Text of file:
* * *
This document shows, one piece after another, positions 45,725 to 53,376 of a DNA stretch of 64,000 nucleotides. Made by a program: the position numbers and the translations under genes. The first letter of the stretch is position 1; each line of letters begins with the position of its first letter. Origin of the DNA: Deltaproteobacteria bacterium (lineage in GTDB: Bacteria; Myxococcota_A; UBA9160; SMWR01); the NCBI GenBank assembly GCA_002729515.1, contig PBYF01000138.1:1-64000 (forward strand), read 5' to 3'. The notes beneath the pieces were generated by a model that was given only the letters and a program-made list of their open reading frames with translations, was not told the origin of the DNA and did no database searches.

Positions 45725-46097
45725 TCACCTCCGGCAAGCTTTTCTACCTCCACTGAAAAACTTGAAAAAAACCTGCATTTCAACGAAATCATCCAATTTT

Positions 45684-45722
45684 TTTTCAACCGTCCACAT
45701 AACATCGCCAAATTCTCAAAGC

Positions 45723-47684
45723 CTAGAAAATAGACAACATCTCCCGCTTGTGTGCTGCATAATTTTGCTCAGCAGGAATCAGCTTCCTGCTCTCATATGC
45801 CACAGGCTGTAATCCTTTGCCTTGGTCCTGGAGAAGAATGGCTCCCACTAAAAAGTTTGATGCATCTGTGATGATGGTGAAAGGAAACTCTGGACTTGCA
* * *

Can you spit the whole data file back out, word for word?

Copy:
This document shows, one piece after another, positions 45,725 to 53,376 of a DNA stretch of 64,000 nucleotides. Made by a program: the position numbers and the translations under genes. The first letter of the stretch is position 1; each line of letters begins with the position of its first letter. Origin of the DNA: Deltaproteobacteria bacterium (lineage in GTDB: Bacteria; Myxococcota_A; UBA9160; SMWR01); the NCBI GenBank assembly GCA_002729515.1, contig PBYF01000138.1:1-64000 (forward strand), read 5' to 3'. The notes beneath the pieces were generated by a model that was given only the letters and a program-made list of their open reading frames with translations, was not told the origin of the DNA and did no database searches.

Positions 45725-46097
45725 TCACCTCCGGCAAGCTTTTCTACCTCCACTGAAAAACTTGAAAAAAACCTGCATTTCAACGAAATCATCCAATTTT

Positions 45684-45722
45684 TTTTCAACCGTCCACAT
45701 AACATCGCCAAATTCTCAAAGC

Positions 45723-47684
45723 CTAGAAAATAGACAACATCTCCCGCTTGTGTGCTGCATAATTTTGCTCAGCAGGAATCAGCTTCCTGCTCTCATATGC
45801 CACAGGCTGTAATCCTTTGCCTTGGTCCTGGAGAAGAATGGCTCCCACTAAAAAGTTTGATGCATCTGTGATGATGGTGAAAGGAAACTCTGGACTTGCA